I'm 22 years old, and while out at the bar, I drunkenly invite my jaw-droopingly gorgeous girlfriend to come over for the holiday. She enthusiastically agrees to come.
A few weeks later, when it's finally time for Christmas dinner, I'm sober and having regrets.
For tonight's holiday festivities, my mother has ordered a long banquette table and decorated it with elephant statues, massive crystals, antique candelabras, and peacock feathers.
We're having between 25 and 30 guests, including new divorcees, wild British eccentrics, and hard-nosed Republicans who have never seen a lesbian couple in their lives. They all know I'm gay, and besides the occasional stereotypical question about when I'm going to cut my hair off and stop wearing dresses, my family is very open-minded.
My mom proudly wears her AIDS awareness pin on her one-shoulder Norma Kamali dress. My dad worked in the cosmetics industry where his number one clients were gay men. My sister snuck me into a gay bar in Boston when I was 13. And once, when I accidentally repeated the word "fag" to my mother after reading it in a book, she freaked out on me.
"Never, ever, ever, EVER say that word again!" my usually passive mum shouted at me, English accent clipped and proper. “People have called Uncle Peter that terrible bloody word, just for being gay. It's a dreadful word."
I came out to my mom at a casual Italian restaurant in Florida. Because I was never home anymore, my mom thought I was on drugs, but really I was spending every night at my new girlfriend's apartment. (I figured having my mother believe I was drug addict was worse than her knowing I was gay.)
About three-quarters of the way through a bottle of champagne, the words spilled out of my mouth.
"Mom, I met someone. A girl.”
My liberal, fashionista, Londoner mother nearly fell out of her chair. She asked me over and over again if I was "sure." I told her I had never been more sure about anything in my entire life.
It was awkward between us for awhile. On the outside, she supported me. She did every textbook thing a mom to a gay child should do. She researched lesbian sex on the Internet. She asked me questions. She reminded me she loved me no matter what. (She also told my dad behind my back when I asked her not to.)
But deep down, I felt I had disappointed her. She had a neat little vision for my future: Spend a few years dabbling around in acting and modeling, marry a rich guy and have children on the Upper East Side of Manhattan.
Instead, I opted for a life of pouring my guts out on the Internet, having sex and falling in love with women, making my own money, and living alone in a six-story walk up on the Upper East Side of Manhattan. (At least I got the neighborhood right).
I love this life. I really do. But nobody in my family has ever actually seen a piece of it. And the night I bring my girlfriend to dinner for the first time, they're going to.
My brother is bringing his new girlfriend home from LA, but it's not the same. Everyone is so excited to meet his girlfriend, Sasha that I'm acting like I'm just bringing my new best friend.
My girlfriend Shay* arrives to my house 30 minutes early, looking androgynous and chic as hell in black leather pants and a starched white shirt. My palms are sweating.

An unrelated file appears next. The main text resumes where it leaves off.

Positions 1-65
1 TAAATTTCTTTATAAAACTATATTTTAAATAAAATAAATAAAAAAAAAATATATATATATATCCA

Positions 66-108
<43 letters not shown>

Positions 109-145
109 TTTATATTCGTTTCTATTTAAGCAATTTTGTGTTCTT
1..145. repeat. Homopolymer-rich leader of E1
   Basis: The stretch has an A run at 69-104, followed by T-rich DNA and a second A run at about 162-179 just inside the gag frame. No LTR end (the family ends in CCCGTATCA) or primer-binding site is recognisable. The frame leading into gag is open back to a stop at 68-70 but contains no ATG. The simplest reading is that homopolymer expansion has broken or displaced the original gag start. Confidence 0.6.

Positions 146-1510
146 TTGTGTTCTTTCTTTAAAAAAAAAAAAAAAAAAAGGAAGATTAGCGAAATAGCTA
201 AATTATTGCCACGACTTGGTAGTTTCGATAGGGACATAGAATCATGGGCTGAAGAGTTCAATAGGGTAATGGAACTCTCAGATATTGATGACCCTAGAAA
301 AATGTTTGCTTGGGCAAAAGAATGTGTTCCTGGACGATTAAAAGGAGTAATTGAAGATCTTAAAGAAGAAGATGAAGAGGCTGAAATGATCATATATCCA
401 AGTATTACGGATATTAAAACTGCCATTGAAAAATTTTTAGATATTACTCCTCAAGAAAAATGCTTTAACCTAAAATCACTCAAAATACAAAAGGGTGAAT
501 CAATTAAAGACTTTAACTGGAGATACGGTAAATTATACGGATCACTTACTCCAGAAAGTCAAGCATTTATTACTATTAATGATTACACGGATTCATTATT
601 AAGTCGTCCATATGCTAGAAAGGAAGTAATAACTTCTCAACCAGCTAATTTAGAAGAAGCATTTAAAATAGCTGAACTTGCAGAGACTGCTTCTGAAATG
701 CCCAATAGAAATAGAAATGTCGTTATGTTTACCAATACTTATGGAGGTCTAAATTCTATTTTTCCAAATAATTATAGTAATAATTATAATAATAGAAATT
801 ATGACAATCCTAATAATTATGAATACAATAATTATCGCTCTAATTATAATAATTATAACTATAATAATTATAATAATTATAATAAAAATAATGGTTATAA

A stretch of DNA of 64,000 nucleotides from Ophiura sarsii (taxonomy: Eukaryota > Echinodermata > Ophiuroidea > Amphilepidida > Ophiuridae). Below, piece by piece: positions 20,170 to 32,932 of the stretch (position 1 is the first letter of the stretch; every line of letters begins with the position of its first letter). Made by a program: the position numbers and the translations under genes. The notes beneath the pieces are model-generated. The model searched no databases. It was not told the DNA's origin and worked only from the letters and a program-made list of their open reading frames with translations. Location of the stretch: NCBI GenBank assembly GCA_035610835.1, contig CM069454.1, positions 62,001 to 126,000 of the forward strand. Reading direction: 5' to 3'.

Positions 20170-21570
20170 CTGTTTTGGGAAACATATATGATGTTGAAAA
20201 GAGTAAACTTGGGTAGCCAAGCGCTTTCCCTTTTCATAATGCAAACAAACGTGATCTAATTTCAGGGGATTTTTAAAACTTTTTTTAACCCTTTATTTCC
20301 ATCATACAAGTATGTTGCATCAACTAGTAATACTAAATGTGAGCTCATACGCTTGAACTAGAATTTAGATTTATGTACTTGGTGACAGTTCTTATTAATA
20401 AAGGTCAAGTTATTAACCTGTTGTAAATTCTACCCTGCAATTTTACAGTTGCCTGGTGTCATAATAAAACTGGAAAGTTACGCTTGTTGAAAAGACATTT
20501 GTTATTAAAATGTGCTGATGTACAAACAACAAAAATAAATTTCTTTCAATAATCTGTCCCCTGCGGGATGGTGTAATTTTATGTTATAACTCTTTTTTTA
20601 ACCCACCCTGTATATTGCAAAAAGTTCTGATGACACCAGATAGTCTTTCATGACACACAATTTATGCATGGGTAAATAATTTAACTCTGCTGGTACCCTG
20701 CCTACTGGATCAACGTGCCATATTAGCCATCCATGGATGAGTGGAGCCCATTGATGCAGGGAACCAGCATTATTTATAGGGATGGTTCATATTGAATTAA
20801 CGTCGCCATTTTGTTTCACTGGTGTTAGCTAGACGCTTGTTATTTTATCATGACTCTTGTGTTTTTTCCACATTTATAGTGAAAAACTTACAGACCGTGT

Little by little, the guests start to arrive, and Shay and I both inhale wine like it's going out of style. We're usually all over each other — we're that kind of newly out young couple that can't keep their hands off of each other, finally free of the burden of pretending to be straight for our whole lives. But tonight, I try to water down my affection toward her. I don't want to throw my "sexuality" in everyone's face.
Meanwhile, my brother Blake is three whiskeys deep and all over his girlfriend. I realize everyone is talking about "Blake's new girlfriend" and are just referring to my girlfriend as "Shay."
Around 9 pm, Shay puts her hand on my knee in front of everyone. I gaze down at my lap. Even though I'm drunk and my vision is hazy, her hand looks perfect against my black lace stockings.
Maybe it's the bottle of champagne I've consumed. Maybe it's because love really is a more powerful force than fear. Maybe it's because I'm starting to not give a f*ck. But I start being as affectionate with Shay as my brother is with Sasha. I put my arm around her and begin to aggressively call her my girlfriend.
I realize that the more comfortably I display my affection toward Shay (even going so far as to kiss her on the lips in front of the whole fam), the more comfortable everyone else becomes.
The reason they were hesitant to refer to Shay as my girlfriend wasn't because they were being judgmental and bigoted — it's because they were following my nervous lead. This was all new to them, too.
The more my family saw Shay and I together, acting like typical loved-crazed 22-year-olds, the less mysterious the whole "lesbian thing" became. They realized love is love, and we're all the same.
This is when I decided that the best thing I can do as a queer girl is to just be comfortable with who I am.
If this is your first time bringing your queer love home for the holigays, don't worry. It's totally okay to be nervous and for your family to be nervous. What's new is always a little jarring at first.
But I don't think you need to water down your love to make others feel comfortable. That's not your job. Visibility is what will eventually make people comfortable, anyway. And if family members throw dirty looks in your direction, that's really not your problem.
Hold your partner's hand with all the confidence and pride in the world, and most likely that pride will be contagious. Most parents are just going to be happy to finally see you happy. Even the most conservative parents have surprised me.
Even if the night is a disaster, take comfort in knowing that in this country, in this fine year of 2015, LOVE F*CKING WON. And will continue to win.